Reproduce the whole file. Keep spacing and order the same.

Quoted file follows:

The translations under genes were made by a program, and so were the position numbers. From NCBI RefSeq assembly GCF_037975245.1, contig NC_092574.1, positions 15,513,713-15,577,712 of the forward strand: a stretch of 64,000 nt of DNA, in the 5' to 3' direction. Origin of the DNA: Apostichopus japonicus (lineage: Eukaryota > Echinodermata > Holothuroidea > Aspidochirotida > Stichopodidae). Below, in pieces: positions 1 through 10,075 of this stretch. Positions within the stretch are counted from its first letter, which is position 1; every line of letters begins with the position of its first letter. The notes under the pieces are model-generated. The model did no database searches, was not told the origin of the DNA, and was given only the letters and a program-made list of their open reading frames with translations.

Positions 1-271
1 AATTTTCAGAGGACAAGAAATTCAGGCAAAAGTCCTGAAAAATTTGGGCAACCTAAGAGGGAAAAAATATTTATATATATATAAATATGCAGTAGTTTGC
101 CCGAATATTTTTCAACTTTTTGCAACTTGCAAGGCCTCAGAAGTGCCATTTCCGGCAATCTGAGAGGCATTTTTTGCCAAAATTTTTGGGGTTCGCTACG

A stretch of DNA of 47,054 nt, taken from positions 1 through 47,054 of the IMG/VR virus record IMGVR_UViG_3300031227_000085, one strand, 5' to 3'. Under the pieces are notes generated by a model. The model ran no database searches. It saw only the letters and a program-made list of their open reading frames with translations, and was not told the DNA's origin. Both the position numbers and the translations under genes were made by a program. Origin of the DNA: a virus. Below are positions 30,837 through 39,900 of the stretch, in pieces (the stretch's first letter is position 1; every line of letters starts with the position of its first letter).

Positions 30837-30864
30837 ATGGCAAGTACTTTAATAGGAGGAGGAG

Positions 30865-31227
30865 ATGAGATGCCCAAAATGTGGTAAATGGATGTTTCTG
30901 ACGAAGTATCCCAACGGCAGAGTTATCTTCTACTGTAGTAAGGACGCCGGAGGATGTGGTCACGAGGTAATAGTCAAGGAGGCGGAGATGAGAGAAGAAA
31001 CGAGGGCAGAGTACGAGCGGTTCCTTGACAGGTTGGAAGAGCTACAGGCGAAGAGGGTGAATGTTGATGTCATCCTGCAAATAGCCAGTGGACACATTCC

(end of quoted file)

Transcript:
The translations under genes were made by a program, and so were the position numbers. From NCBI RefSeq assembly GCF_037975245.1, contig NC_092574.1, positions 15,513,713-15,577,712 of the forward strand: a stretch of 64,000 nt of DNA, in the 5' to 3' direction. Origin of the DNA: Apostichopus japonicus (lineage: Eukaryota > Echinodermata > Holothuroidea > Aspidochirotida > Stichopodidae). Below, in pieces: positions 1 through 10,075 of this stretch. Positions within the stretch are counted from its first letter, which is position 1; every line of letters begins with the position of its first letter. The notes under the pieces are model-generated. The model did no database searches, was not told the origin of the DNA, and was given only the letters and a program-made list of their open reading frames with translations.

Positions 1-271
1 AATTTTCAGAGGACAAGAAATTCAGGCAAAAGTCCTGAAAAATTTGGGCAACCTAAGAGGGAAAAAATATTTATATATATATAAATATGCAGTAGTTTGC
101 CCGAATATTTTTCAACTTTTTGCAACTTGCAAGGCCTCAGAAGTGCCATTTCCGGCAATCTGAGAGGCATTTTTTGCCAAAATTTTTGGGGTTCGCTACG

A stretch of DNA of 47,054 nt, taken from positions 1 through 47,054 of the IMG/VR virus record IMGVR_UViG_3300031227_000085, one strand, 5' to 3'. Under the pieces are notes generated by a model. The model ran no database searches. It saw only the letters and a program-made list of their open reading frames with translations, and was not told the DNA's origin. Both the position numbers and the translations under genes were made by a program. Origin of the DNA: a virus. Below are positions 30,837 through 39,900 of the stretch, in pieces (the stretch's first letter is position 1; every line of letters starts with the position of its first letter).

Positions 30837-30864
30837 ATGGCAAGTACTTTAATAGGAGGAGGAG

Positions 30865-31227
30865 ATGAGATGCCCAAAATGTGGTAAATGGATGTTTCTG
30901 ACGAAGTATCCCAACGGCAGAGTTATCTTCTACTGTAGTAAGGACGCCGGAGGATGTGGTCACGAGGTAATAGTCAAGGAGGCGGAGATGAGAGAAGAAA
31001 CGAGGGCAGAGTACGAGCGGTTCCTTGACAGGTTGGAAGAGCTACAGGCGAAGAGGGTGAATGTTGATGTCATCCTGCAAATAGCCAGTGGACACATTCC